Bad Case Immunity: Philosophy Midterm

Bad Case Immunity: Philosophy Midterm - Andrew MacKenzie...

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Andrew MacKenzie February 1 st , 2008 Sennet Philosophy 001 I Think, Therefore I Am: Bad Case Immunity “I think, therefore I am.” It’s one of the most common philosophical quotes of all time, yet surprisingly few of the public understand its significance. Descartes was the philosopher who developed this statement as an exception to skepticism. The skeptical argument is that it is impossible to truly know something, for any number of reasons. Skepticism looks at reality in two ways: a ‘good case’ and a ‘bad case’. In the good case, reality is as we perceive it, and things are as they seem. The bad case is basically the opposite. Everything that I know could actually just be a dream, or my brain in a jar, or an evil demon could be manipulating all of my senses to make me believe everything exists. The bad case covers everything that we could possibly know, with one exception. There is no bad case for the statement “I exist.” The reason why “I exist” is immune from a bad case is explained in Descartes’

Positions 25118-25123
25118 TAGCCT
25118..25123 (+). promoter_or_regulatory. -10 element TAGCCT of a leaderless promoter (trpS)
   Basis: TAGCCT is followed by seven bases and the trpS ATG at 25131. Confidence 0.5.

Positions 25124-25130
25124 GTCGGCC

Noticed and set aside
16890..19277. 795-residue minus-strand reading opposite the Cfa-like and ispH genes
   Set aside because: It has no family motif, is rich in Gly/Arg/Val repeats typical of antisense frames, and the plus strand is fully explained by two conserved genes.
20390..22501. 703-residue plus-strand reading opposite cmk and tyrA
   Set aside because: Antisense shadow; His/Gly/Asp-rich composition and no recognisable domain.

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This note was uploaded on 04/23/2008 for the course PHI 001 taught by Professor Sennet during the Winter '08 term at UC Davis.

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Bad Case Immunity: Philosophy Midterm - Andrew MacKenzie...

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